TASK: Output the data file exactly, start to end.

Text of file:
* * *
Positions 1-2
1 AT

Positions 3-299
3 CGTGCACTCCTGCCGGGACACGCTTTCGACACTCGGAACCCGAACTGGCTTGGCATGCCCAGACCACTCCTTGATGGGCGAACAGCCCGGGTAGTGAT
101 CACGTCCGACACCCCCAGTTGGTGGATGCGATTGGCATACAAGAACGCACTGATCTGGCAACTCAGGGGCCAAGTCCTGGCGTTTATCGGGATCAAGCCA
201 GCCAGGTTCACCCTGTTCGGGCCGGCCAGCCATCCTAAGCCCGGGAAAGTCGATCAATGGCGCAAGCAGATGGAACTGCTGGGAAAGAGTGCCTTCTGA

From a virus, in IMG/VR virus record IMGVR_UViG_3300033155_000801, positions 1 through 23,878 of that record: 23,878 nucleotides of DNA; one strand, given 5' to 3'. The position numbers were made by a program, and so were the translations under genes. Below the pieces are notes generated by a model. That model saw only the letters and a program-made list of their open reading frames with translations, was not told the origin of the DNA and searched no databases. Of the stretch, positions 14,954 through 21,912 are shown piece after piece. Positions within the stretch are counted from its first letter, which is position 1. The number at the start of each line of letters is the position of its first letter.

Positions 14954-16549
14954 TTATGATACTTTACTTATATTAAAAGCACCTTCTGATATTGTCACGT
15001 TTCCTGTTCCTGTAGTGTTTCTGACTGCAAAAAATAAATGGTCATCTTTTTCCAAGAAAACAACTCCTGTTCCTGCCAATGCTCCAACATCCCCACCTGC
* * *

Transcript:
Positions 1-2
1 AT

Positions 3-299
3 CGTGCACTCCTGCCGGGACACGCTTTCGACACTCGGAACCCGAACTGGCTTGGCATGCCCAGACCACTCCTTGATGGGCGAACAGCCCGGGTAGTGAT
101 CACGTCCGACACCCCCAGTTGGTGGATGCGATTGGCATACAAGAACGCACTGATCTGGCAACTCAGGGGCCAAGTCCTGGCGTTTATCGGGATCAAGCCA
201 GCCAGGTTCACCCTGTTCGGGCCGGCCAGCCATCCTAAGCCCGGGAAAGTCGATCAATGGCGCAAGCAGATGGAACTGCTGGGAAAGAGTGCCTTCTGA

From a virus, in IMG/VR virus record IMGVR_UViG_3300033155_000801, positions 1 through 23,878 of that record: 23,878 nucleotides of DNA; one strand, given 5' to 3'. The position numbers were made by a program, and so were the translations under genes. Below the pieces are notes generated by a model. That model saw only the letters and a program-made list of their open reading frames with translations, was not told the origin of the DNA and searched no databases. Of the stretch, positions 14,954 through 21,912 are shown piece after piece. Positions within the stretch are counted from its first letter, which is position 1. The number at the start of each line of letters is the position of its first letter.

Positions 14954-16549
14954 TTATGATACTTTACTTATATTAAAAGCACCTTCTGATATTGTCACGT
15001 TTCCTGTTCCTGTAGTGTTTCTGACTGCAAAAAATAAATGGTCATCTTTTTCCAAGAAAACAACTCCTGTTCCTGCCAATGCTCCAACATCCCCACCTGC